While self-care proved essential for preventing burnout, Rachel also needed uninterruptable time for creative planning on key work projects, something that felt like an unattainable luxury during a typical office workday. We scheduled out-of-office creative “thinking” blocks four mornings per month; on those days, Rachel worked from home and then worked in the office from lunchtime through the early evening. Eventually, she embraced the change of pace and experimented with different work venues, including coffee shops, parks, and the public library.
Freeing time for creative work required eliminating distractions. Rachel had to adjust her team’s expectations, limiting communication on those mornings to emergency situations only. Confident that they’d have access to Rachel upon her arrival in the afternoons, they were better able to avoid interrupting her out-of-office time.
Rachel reported that the previous strategic planning meeting of her board of directors felt neither strategic nor well planned. The board wasn’t supplying essential direction and its paid consultant failed to provide firm guidance in addressing systemic problems. Through our coaching, we identified that to achieve success, the board had to address the needs for increased funding and staffing and establish criteria for making decisions about expanding programs.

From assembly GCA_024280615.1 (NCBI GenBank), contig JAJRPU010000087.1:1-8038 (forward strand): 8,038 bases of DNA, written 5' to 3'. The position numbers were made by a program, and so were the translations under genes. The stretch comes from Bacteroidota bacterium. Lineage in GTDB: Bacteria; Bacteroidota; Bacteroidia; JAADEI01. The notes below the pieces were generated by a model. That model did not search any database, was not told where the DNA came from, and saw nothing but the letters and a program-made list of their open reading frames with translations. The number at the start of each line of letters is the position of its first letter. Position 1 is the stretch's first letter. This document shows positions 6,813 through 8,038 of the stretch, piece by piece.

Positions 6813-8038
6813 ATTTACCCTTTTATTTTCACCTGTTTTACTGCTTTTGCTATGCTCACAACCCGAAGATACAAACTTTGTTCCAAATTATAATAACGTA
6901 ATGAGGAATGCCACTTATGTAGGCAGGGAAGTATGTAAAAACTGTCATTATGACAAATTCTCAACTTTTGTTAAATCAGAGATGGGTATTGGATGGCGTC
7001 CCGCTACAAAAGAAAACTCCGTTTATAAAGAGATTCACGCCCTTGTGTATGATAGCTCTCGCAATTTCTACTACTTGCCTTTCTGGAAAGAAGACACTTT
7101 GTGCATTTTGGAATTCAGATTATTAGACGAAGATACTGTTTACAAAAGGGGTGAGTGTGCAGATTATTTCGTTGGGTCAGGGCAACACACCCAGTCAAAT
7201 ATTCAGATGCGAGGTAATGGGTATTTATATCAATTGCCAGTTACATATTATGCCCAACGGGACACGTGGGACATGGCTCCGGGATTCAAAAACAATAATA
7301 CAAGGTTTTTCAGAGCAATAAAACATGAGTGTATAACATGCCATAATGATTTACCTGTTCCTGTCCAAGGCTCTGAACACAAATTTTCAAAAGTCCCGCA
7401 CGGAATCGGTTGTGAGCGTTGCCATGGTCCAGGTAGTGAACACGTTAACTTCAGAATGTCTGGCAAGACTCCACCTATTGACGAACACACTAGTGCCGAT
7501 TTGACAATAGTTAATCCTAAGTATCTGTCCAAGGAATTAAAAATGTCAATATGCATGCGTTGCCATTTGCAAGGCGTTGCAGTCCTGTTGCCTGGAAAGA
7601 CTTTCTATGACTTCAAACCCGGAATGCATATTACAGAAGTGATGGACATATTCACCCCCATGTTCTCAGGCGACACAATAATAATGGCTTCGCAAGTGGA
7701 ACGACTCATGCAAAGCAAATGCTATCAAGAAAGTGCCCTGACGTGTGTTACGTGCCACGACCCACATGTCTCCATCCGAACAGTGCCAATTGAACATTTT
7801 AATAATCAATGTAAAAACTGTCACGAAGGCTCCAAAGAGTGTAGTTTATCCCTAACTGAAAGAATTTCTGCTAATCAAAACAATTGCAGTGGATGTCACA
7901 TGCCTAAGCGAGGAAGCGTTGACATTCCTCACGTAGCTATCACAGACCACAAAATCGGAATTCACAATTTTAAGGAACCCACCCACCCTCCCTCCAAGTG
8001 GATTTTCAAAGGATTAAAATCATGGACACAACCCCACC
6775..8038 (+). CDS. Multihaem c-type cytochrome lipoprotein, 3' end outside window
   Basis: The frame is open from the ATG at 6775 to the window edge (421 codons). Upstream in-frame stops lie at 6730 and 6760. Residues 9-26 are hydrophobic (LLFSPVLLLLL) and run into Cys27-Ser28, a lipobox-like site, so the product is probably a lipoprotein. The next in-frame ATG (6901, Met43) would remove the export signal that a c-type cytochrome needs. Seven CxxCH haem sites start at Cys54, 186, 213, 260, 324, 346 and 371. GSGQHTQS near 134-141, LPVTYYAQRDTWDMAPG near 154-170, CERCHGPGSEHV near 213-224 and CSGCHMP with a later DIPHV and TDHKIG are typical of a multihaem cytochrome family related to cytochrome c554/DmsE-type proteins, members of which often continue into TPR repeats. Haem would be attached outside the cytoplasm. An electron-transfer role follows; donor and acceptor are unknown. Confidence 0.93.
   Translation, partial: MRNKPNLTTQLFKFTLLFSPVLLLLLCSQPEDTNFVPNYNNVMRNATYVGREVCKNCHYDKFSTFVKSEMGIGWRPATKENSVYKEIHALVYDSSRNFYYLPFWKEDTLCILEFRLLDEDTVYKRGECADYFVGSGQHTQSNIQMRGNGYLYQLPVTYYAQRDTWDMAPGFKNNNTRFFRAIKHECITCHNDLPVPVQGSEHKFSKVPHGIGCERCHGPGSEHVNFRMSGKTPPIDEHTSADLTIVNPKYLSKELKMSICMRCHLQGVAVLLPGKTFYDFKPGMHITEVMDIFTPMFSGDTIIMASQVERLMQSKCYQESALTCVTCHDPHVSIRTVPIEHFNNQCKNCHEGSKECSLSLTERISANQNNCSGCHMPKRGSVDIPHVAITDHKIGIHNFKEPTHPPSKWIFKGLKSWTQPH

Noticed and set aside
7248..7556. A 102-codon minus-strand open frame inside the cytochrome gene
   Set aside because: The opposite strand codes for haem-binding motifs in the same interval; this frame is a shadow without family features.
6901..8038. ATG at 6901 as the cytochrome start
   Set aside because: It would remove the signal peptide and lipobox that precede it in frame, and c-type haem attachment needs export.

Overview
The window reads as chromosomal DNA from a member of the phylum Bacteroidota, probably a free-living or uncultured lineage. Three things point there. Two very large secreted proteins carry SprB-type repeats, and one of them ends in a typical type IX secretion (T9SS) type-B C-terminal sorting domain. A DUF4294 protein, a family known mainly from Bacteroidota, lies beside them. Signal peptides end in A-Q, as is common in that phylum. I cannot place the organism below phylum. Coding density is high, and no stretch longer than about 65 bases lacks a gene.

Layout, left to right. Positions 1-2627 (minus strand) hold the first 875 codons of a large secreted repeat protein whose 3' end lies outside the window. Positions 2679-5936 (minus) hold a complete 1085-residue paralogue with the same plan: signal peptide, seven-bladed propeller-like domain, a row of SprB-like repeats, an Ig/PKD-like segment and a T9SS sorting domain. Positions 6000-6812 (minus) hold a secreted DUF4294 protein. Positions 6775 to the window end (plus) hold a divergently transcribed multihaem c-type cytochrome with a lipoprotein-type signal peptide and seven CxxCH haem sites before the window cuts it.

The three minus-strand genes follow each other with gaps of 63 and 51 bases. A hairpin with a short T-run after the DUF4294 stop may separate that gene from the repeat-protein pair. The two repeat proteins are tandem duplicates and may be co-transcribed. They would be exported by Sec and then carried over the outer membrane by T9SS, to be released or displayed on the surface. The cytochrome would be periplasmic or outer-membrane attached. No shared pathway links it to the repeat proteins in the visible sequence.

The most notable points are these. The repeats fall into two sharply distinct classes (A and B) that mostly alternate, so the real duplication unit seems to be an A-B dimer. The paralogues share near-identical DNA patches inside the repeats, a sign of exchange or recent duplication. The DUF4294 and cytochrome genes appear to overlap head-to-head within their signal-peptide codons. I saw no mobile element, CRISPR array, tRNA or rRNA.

Rachel had to clarify program staffing plans and fundraising goals before setting anything further in motion. She collaborated with the treasurer to gather essential information and created a plan to obtain a grant to cover increased staffing expenses. Taking the leadership reins, Rachel planned a working session with the Executive Committee, creating a meeting agenda to focus expectations on two key decisions. These efforts allowed her to secure commitments for staffing levels and enabled her to move forward on fundraising goals.
Rachel also used her weekly out-of-office creative time to re-prioritize her approach. Able to focus without interruption, she crafted a position statement regarding critical community issues to ensure that the board’s future efforts all dovetailed in support of that position. She also worked with the board’s president to lay the groundwork for a workable strategic plan.